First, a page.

As is always the case, only controversial speech sparks debate about the right of free speech.
Irrational protests continue all over the Middle East, cries for vengeance against heretics ("Death to America," "Death to France"), even vandalism and murder, including that of the U.S. ambassador to Libya.
It's a good thing Americans realize that Islam is a religion of peace. Otherwise, they might get the mistaken impression that these hordes of religious zealots are predisposed to unspeakable levels of violence whenever it strikes their fancy.
Of course, not all the protests stem from Muslim anger over the brief YouTube video "Innocence of the Muslims?" that has been described, probably fairly so, as blasphemous. The assault on the U.S. mission in Libya looks like a well-organized attack by al-Qaida terrorists, not a spontaneous street demonstration that grew in fury.
It seems clear that al-Qaida launched this assault around the 11th anniversary of the 9/11 attacks on New York City and Washington, D.C., to extract revenge on the United States for killing its leader Osama bin Laden and remind this country that they're still a dangerously viable organization.
Nonetheless, much of the current wave of violence is being linked to an obscene YouTube video. Such violence has been prompted by less.
Much of the Muslim world reserves the right to attack and sometimes kill if and when their religious sensibilities are offended and to do so without fear of any recriminations.
Just a few days ago, while urging restraint, Iraq President Nuri Kamal al-Maliki condemned the film as an intolerable assault on the Islamic religion. An Iranian leader pronounced that "the Muslim world is outraged at the U.S. for allowing the production of such a blasphemous film." The spiritual leader of Egypt's controlling Muslim Brotherhood topped matters off by announcing that unless this kind of activity is criminalized "such acts will continue to cause devout Muslim countries across the world to suspect and even loathe the West, especially the USA, for allowing their citizens to violate the sanctity of what they hold dear and holy."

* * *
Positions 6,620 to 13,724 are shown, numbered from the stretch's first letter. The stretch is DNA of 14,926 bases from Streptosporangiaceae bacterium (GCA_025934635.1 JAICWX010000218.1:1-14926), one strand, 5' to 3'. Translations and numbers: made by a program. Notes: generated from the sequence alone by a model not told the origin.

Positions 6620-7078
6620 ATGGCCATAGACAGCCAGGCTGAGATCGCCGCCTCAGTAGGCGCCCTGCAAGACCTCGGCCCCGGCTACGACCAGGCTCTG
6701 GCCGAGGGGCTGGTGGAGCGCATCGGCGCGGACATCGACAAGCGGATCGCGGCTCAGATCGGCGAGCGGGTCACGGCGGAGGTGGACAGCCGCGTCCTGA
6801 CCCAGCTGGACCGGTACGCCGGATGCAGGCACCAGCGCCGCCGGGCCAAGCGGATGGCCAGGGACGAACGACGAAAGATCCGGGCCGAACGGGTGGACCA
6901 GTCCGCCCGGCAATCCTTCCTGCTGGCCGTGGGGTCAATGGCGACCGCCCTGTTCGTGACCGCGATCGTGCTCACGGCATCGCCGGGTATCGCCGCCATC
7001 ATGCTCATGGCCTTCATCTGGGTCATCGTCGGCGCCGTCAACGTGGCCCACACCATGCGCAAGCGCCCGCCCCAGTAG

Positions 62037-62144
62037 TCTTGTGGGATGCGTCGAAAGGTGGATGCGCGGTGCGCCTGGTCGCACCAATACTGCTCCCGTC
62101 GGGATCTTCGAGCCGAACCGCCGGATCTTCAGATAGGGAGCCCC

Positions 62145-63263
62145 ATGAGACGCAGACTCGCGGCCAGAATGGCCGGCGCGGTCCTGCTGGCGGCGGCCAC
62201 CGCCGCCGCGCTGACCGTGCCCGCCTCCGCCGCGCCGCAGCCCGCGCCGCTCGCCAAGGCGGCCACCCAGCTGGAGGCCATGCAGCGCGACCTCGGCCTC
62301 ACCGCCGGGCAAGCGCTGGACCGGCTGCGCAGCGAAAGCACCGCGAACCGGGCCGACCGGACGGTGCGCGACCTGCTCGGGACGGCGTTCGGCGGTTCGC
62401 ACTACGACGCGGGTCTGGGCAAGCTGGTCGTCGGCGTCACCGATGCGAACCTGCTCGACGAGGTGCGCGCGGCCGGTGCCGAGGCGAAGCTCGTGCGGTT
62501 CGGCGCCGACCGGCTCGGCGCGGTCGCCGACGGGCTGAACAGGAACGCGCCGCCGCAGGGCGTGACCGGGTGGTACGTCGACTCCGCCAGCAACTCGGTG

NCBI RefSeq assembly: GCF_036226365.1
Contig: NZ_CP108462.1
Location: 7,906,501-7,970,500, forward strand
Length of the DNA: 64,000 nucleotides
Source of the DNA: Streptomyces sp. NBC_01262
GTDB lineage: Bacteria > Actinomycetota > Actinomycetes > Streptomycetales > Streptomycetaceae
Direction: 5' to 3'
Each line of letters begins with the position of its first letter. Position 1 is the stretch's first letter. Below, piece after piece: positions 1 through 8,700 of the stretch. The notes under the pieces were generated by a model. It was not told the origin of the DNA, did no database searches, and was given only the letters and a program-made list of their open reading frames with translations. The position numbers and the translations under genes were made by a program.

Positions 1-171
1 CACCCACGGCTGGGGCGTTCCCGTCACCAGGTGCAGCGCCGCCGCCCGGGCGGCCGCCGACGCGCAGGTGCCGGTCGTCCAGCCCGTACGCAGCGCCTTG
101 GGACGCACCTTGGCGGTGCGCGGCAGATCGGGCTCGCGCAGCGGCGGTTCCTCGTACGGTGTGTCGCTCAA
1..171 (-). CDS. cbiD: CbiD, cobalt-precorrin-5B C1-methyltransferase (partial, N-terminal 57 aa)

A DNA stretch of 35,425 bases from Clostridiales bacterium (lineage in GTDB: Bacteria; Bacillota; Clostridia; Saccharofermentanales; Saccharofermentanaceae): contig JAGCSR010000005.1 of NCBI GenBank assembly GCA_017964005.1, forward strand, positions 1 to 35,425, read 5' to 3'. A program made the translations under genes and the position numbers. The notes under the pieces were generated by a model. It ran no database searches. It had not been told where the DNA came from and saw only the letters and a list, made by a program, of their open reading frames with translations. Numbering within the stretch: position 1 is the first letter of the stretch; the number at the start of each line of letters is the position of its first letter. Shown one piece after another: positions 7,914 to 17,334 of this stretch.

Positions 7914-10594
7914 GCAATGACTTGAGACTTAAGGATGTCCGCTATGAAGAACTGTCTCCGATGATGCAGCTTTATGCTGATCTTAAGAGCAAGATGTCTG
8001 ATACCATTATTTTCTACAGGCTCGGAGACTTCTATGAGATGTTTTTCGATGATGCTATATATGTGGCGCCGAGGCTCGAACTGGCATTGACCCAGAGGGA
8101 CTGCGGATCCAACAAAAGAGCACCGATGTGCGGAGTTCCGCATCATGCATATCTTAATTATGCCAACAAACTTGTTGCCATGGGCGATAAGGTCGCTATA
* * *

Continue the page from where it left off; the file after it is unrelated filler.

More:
U.S. Secretary of State Hillary responded with a ringing declaration of the sacred right of free speech enshrined in the First Amendment to the U.S. Constitution. She averred that residents of some foreign countries may not understand why, but "we do not stop individual citizens from expressing their views no matter how distasteful they may be."
Secretary Clinton was exactly correct, but not everyone in the Obama administration has her backbone. The administration unsuccessfully sought to persuade Google, which owns YouTube, to remove the video.
More ominously, the maker of the video, Nakoula Basseley Nakoula, was taken into custody by authorities in California. They explained that Nakoula was taken into custody for a parole violation, but that claim is not credible.
So what about freedom of expression? Does America submit to the Muslims' self-proclaimed right to oversee what we see and read?
Ominously, some sophisticates are wavering.
Sarah Chayes of the Carnegie Endowment opines that the video might not deserve free speech protection because it could be perceived as an incitement to imminent violence. Anthony Lewis, a retired New York Times columnist, agreed with her, saying of the video that "I think this meets the imminence standard."
The "imminence standard" refers to a speaker inciting a crowd to engage in violence, like a Ku Klux Klan leader urging members of a crowd to go burn down a church. The idea that a film made in one part of the world and seen months later in another part of the world over YouTube could be construed as an "imminent incitement" borders on blasphemy itself. At the very least, it is ludicrous.
What these comments reflect is less a matter of thoughtful legal analysis than obsequious deference to restrain the hostile. It's not unlike members of a family walking around on eggshells to keep the alcoholic father pacified.
Americans can't do that and won't do that. Cultural understanding goes both ways. Our free society depends in great part on free speech, and there can be no compromise on that point.
It is the duty of the federal government to see that rights are not infringed — without apology.